France: protests against police violence continue

France saw more mass protests this weekend against a proposed security law aimed at restricting the filming of police in action. Once again, there were violent clashes between police and demonstrators in Paris. What is driving this spiral of violence and confrontation - and how can it be stopped?

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Der Standard (AT) /

Constant violence under Macron

The current riots are part of a worrying trend, notes Der Standard:

“Whatever the answer may be to the question - ultimately political - of causes and guilt, there is something that must make us think: for over two years now the presidency of Emmanuel Macron has been marked by violence. The yellow vests, the protests against reform plans and now those against police brutality - the spiral of violence is spinning ever faster in France. ... There is something disquieting about the growing social, political and societal tensions in France, especially in the unpredictable coronavirus era. It cannot be ruled out that Macron's term in office will end in chaos.”

Le Monde (FR) /

Jeopardising the right to demonstrate

The violence that is accompanying the protests against the security law must stop, Le Monde insists:

“The basic right to demonstrate peacefully is at risk. Not only because of the Covid-19 pandemic, but above all because of the violence that is systematically turning protest marches into clashes with the police and demonstrations into riots. ... This spiral of violence which only encourages a dangerous authoritarianism must be stopped. ... Instead of further militarising the police and isolating them from the demonstrators, we must implement a strategy of dialogue and appeasement like those successfully used by many European police forces. But we must also seek a political de-escalation that breaks with the arrogance of vertical power that is all too often the norm.”

Contrepoints (FR) /

We should all demonstrate for our basic rights

Public debate would be more nuanced if more people who are not on the left participated in the protests, liberal journalist Nathalie Meyer demands in Contrepoints:

“I personally don't want to leave it to the left to defend our freedoms and the rule of law. ... Not all police officers are pigs. On the contrary, they're here to protect us and not to protect one another through some kind of law of silence and willful blindness. As wrong as it is to believe that all police officers are bastards, it is also wrong to think that the powers that be form a perfect whole which is never mistaken and to which we as individuals must bow.”

Frankfurter Allgemeine Zeitung (DE) /

Trust requires transparency

The French police are also to blame for the fact that peaceful protests have been increasingly overshadowed by violence, says the Frankfurter Allgemeine Zeitung:

“The video-documented cases of police violence this year alone suggest that these are no longer isolated incidents. In France too, the vast majority of police officers do their work as a service for the common good. Some, however, apparently believe they are entitled to do as they please. To prevent them from going unpunished and such assaults from becoming the norm, it must be permitted to document police violence. Because for people to trust the police their work must be transparent.”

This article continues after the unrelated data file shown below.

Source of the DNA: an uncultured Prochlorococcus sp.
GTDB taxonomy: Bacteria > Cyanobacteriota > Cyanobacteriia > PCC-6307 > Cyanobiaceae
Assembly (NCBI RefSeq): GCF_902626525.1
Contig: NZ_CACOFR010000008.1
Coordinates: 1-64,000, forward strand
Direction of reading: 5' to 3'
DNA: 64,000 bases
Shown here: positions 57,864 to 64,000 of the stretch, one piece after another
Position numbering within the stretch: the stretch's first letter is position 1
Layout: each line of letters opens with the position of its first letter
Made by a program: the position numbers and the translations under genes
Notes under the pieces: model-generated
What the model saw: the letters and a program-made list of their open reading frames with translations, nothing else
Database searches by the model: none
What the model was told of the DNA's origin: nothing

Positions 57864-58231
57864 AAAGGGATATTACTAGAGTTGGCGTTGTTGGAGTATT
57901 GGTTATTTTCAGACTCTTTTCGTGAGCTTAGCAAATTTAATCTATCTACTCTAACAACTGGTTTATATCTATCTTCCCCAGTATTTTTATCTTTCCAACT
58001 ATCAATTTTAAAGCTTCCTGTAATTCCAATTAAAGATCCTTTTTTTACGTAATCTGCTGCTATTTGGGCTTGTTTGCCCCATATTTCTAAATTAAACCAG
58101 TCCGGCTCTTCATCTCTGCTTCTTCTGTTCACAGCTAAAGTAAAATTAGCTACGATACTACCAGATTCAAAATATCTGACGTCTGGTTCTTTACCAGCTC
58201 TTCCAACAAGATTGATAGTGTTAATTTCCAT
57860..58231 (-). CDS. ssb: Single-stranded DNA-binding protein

Dromos tis Aristeras (GR) /

This is what Macron's democracy looks like

The brutal attack on Michel Zecler has opened people's eyes, writes the leftist weekly Dromos tis Aristeras:

“With a green light from Macron, many policemen took to the streets to mow down the yellow vest crowd. Their efforts were rewarded with the recent passing of this incredible security law that among other things forbids citizens from recording police officers in action on video. More and more people are now beginning to understand why a 'parliamentary majority' that is not close to the people passes such laws. As the recent anti-government demonstrations and the fury with which Macron's thugs broke them up show, the era of approval under false pretexts is over. ... Zecler is not an unfortunate exception, but the rule. Elite and democracy are irreconcilable concepts.”

Le Figaro (FR) /

Mainly a crisis of authority

The state has its lost hold on power, Le Figaro admonishes:

“Our public authorities are powerless against concrete security threats and are trying to compensate for this worrying weakness with legislative zeal. ... From the point of view of upstanding citizens, fundamental freedoms are being trampled underfoot, and the country's supreme administrative court, the Council of State, agrees. ... Article 24 should really concern us less than the crisis of authority that is rocking our country. The policeman who discredits his uniform and the rioter who tarnishes his demonstration are the worst symptoms of this. But the cowardice of the state vis-á-vis everyday violence, the failure of the schools and the disappearance of civic behavior are no less to blame. ... When authority is based only on decrees, the people respond with a lack of discipline.”

La Stampa (IT) /

Private happiness and public distrust

French historian and sociologist Marc Lazar comments in La Stampa:

“Trust is the key word. Because suspicion of the police is only the symptom of a more general phenomenon. All surveys show that there is a shocking contrast between a very high level of private satisfaction and a general distrust of all political and public institutions and their representatives. France in 2020 is private happiness and public distrust. This is worrying for the state of French democracy.”